Scapulohumeral rhythm or ratio is significantly greater (less scapular motion and more humeral motion) in the sagittal plane than other planes. Consistent with the findings, the dominant side demonstrated significantly higher values for SH rhythm than the non-dominant side but only in the coronal and scapular planes but not in the sagittal plane. By healthy male is a significant difference by hand dominance only in scapular upward rotation during scapular plane arm elevation.
The scapulohumeral rhythm is therefore defined as the ratio of the glenohumeral movement to the scapulothoracic movement during arm elevation. This is most often calculated by dividing the total amount of shoulder elevation (humerothoracic) by the scapular upward rotation (scapulothoracic).
Your physical therapist is an expert in the assessment and correction of your scapulohumeral rhythm. Any deficiencies will be an important component of your rehabilitation.
Researchers have identified poor scapulohumeral rhythm as a major cause of rotator cuff impingement. Plus, they have identified scapular stabilisation exercises one of the key ingredients for successful shoulder rehabilitation.
Both passive and active movement disturbances can cause a scapulohumeral rhythm dysfunction. Causes may be: shortening of muscles like m. Pectoralis Minor, m. Latissimus Dorsi and m. Levator Scapulae, shortening of the posterior joint capsule and/or lack of coordination between essential muscles like the m. Serratus Anterior, m. Trapezius and Rotator Cuff muscles
It may be clear that every therapy should be individualized.
Shortening of muscles or connective tissue must be done by stretching and/or active and passive mobilizations. It’s important that the patient gets a home exercise program to continue stretching and mobilizations . Middle thoracic manipulations in seated position have no influence on the scapulohumeral rhythm and scapular kinematics during arm flexion and thus should be avoided.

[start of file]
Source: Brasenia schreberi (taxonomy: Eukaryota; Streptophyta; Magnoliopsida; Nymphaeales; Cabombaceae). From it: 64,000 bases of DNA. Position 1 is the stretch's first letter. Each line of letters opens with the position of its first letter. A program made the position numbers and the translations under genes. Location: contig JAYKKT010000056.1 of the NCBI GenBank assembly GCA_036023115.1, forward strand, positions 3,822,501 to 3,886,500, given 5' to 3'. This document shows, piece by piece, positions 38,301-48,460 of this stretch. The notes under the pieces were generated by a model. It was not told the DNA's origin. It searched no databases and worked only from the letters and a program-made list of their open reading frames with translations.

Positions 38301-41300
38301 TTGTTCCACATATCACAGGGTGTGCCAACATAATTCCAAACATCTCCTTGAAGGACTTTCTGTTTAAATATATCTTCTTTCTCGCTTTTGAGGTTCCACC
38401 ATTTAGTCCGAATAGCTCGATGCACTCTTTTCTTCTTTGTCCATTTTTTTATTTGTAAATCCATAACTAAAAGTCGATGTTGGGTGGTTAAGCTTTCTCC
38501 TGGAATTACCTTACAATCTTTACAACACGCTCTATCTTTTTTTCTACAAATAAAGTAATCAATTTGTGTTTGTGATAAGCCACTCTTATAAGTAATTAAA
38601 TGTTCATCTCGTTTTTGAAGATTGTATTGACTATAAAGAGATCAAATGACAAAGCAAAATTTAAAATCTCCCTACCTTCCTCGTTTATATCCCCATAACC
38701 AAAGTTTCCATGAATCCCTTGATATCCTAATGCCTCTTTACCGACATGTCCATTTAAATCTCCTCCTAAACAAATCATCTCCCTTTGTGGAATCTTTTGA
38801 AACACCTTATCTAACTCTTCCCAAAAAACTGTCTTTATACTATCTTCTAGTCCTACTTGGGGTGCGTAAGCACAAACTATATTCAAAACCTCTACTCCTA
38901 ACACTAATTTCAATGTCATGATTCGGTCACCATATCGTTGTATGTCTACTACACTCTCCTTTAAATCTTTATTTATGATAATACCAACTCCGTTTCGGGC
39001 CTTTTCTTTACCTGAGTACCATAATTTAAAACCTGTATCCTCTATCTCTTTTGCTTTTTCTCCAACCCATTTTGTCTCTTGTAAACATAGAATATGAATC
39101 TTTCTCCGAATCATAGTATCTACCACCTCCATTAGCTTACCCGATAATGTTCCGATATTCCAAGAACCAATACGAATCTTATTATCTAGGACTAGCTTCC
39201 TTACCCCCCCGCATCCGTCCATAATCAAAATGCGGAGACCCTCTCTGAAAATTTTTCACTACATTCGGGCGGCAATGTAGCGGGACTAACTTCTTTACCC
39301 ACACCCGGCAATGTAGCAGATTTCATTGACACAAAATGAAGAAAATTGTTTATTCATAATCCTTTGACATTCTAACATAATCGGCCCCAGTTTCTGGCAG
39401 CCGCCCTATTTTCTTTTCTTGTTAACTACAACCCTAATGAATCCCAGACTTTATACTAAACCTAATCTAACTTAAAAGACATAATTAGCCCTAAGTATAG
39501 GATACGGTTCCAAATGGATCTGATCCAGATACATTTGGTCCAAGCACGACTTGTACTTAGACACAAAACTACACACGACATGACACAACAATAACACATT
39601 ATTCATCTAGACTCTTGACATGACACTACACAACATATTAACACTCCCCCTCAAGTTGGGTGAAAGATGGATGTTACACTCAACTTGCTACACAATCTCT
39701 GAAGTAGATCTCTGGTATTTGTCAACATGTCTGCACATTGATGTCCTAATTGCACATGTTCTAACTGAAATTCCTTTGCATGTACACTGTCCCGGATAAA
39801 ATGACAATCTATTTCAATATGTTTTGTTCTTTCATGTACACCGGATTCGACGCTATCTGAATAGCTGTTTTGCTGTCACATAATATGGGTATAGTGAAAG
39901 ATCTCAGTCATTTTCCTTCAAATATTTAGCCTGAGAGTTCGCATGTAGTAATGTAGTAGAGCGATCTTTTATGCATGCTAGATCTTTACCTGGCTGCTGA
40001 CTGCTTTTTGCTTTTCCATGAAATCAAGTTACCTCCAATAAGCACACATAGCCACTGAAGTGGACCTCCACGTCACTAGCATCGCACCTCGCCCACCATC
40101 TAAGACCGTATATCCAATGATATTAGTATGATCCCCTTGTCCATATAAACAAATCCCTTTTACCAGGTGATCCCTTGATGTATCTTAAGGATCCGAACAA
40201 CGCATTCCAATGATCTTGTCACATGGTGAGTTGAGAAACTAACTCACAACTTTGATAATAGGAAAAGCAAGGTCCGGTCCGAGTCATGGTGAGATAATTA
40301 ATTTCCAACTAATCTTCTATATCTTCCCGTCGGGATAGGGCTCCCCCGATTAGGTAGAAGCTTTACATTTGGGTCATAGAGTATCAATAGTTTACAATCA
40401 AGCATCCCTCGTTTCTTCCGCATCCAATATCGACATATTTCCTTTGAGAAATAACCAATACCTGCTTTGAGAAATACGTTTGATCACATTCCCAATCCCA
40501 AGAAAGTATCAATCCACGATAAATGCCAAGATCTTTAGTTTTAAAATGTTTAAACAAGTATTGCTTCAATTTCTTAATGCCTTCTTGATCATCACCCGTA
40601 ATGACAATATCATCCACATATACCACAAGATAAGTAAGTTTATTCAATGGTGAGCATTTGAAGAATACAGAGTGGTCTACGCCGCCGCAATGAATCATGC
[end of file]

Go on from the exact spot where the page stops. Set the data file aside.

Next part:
Training the coordination between muscles should be done in two phases. Phase one will include the ‘setting’ of the muscles. In this phase the patient will learn how to subtle contract his muscles. Tactile feedback or myofeedback may be necessary during this phase. Practicing at home is important to train the duration of muscle contraction and train in other positions so that contraction is possible in every posture of daily life. In phase two the contraction should be automated. This can be trained with stabilization exercises. Exercises on the back should be avoided because muscles should stabilize the scapula instead of the ground. The stabilization exercises should be static and dynamic . Examples of exercises are: shirley sahrmann wall slides, push up plus, press-up, low-rowing, horizontal abduction, serratus punch and dynamic hug .
Muscles should be trained in functional patterns (sport or activity specific patterns) instead of isolated patterns because it will cause maximal scapular muscle activations .
Please ask your physical therapist for more information regarding scapulohumeral rhythm assessment and corrective treatment or exercises.